Every Saturday, Bob Williams walks into a Dollar General store in Long Grove, Iowa, and buys a box of Hershey’s milk chocolate bars. Williams hands two to the cashiers, a third to the person behind him in line and then sets off around town handing the rest out to anyone he sees.
The World War II vet, retired teacher and high school football coach, 94, has been melting hearts this way around Long Grove, Iowa, for more than 10 years — during which time he’s given out nearly 6,000 chocolate bars.
Williams is showing that sometimes taking candy from a stranger might be a good idea. And Hershey’s, inspired by his example, is spotlighting him in a new marketing campaign.
Williams’ random acts of kindness don’t just start in the Dollar General checkout line. He keeps his own stash at home in a freezer, which is always stuffed to the top with hundreds of chocolate bars.
Before leaving the house, he often takes a couple with him to hand out to folks around town.
“It puts a smile on their face,” Williams says in a video Hershey’s made about his generous exploits. “It just makes me feel good.”
Jan Hartwig-Heggen, one of Williams’ close friends, told CNN that the “Candy Man,” often clad in a yellow slicker or the gear of his beloved Iowa Hawkeyes, is a popular guy around their town of 800 people. “People love to honk at him when they drive by.”
Over the years she estimates Williams has given her “two or three hundred” candy bars. Oftentimes, he leaves one at her front door.
“That’s his signature,” she said. “You always know when Bob has been there.”
Word of mouth
Williams has become a grandfatherly figure to people like Darla Fay, who lost her own grandfathers before she got to know them.
One frigid February morning not long after they met, he paid her a visit, sheepishly asked the much younger — and married — Fay, “Will you be my Valentine?” and handed her an extra-large Hershey’s bar.
“Needless to say, I got a chocolate bar and Bob got a great big hug!” Fay told CNN.
He’s been visiting her almost every day since, often with a candy bar.
Fay says his chocolate bars evoke the same feelings she got as a kid with “the first glimpse of all the gifts Santa left under the tree. Those are the moments in life that you remember.”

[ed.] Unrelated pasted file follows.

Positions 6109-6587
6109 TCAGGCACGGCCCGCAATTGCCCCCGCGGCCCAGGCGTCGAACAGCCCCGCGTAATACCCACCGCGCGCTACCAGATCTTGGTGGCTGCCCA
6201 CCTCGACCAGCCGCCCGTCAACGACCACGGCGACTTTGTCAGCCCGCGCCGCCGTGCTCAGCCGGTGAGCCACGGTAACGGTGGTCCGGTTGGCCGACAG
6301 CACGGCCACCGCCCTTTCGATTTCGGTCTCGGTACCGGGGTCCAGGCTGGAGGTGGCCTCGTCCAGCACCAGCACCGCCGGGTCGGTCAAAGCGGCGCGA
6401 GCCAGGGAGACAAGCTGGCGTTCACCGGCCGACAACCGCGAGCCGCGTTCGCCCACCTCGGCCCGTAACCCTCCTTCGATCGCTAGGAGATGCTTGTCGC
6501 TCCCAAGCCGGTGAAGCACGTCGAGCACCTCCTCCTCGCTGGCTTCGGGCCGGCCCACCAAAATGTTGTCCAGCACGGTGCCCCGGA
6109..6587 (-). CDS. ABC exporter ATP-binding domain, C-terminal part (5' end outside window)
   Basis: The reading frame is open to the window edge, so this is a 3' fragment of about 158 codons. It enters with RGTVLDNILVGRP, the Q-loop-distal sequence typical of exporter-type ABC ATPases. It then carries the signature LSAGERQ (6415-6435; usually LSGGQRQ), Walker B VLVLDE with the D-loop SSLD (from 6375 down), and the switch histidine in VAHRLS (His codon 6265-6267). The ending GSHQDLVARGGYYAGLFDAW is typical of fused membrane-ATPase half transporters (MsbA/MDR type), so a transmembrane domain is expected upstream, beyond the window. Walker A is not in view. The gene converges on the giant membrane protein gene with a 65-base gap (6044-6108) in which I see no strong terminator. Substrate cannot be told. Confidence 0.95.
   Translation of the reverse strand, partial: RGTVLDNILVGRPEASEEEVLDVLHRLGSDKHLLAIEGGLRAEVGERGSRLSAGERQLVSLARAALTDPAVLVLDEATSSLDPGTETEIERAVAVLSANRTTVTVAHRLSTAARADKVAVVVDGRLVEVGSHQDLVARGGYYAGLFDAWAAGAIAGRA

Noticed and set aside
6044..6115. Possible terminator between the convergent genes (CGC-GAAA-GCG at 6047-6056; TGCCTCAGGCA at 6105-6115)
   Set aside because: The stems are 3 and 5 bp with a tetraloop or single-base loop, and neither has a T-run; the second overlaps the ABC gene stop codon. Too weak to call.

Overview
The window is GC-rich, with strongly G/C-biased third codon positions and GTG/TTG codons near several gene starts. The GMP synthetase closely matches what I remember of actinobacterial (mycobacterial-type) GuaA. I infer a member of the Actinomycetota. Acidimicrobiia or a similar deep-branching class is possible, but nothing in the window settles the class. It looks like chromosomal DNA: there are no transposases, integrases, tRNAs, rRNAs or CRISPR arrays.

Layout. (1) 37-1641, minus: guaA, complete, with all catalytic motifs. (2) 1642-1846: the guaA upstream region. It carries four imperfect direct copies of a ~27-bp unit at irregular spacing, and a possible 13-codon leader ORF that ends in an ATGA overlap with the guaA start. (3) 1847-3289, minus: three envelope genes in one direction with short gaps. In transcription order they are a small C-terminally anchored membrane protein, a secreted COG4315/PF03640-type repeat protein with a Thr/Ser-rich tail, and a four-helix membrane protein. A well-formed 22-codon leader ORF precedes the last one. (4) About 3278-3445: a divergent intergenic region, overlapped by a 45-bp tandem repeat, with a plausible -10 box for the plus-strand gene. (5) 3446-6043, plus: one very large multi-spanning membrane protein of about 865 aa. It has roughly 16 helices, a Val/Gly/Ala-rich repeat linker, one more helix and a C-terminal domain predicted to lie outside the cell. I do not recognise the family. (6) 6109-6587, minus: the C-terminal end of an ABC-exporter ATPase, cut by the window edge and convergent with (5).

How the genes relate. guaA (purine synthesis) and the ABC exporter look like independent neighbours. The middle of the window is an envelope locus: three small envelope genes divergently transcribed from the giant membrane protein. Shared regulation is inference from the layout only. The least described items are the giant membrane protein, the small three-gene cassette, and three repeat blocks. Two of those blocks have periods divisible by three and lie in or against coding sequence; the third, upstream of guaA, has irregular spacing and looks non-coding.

Last year, Williams’ neighbors reached out to an editor of the local Quad-City Times, who drove out to interview him and wrote a column. Williams told the editorhow he regularly brings 18 chocolate bars to his doctor’s office and recited the names of everyone working there. “There are two Lisas, a Mary Beth, and a Cindy,” he said.
And he described his daily visit to a bench he purchased in memory of his late wife.
“She gives me orders for the day,” he told the newspaper.
Earlier this year, a small magazine called “Our Iowa” did a feature on Williams. A local woman sent the article to her son, who worked in Hershey’s corporate strategy department.
The company’s chief marketing officer, Jill Baskin, told Ad Age that Williams’ example of kindness “sort of became our north star.”
Teaching by example
Williams retired from the classroom decades ago. But he’s continuing to educate others in a different way.
“He’s teaching all of us how to pay it forward,” one woman says in the Hershey’s video.
In honor of founder Milton Hershey’s 161st birthday last Thursday, the chocolate giant sent its employees out to mirror Williams’ example, handing out chocolate bars as part of its #heartwarmingtheworld initiative.
Gas station attendants in Rock Hill, South Carolina, handed out chocolate bars this week to those grappling with the effects of Hurricane Florence.
And Hershey’s will keep doing its part to keep Williams’ efforts going. The company says it’ll keep sending him “all the bars he’ll ever need.”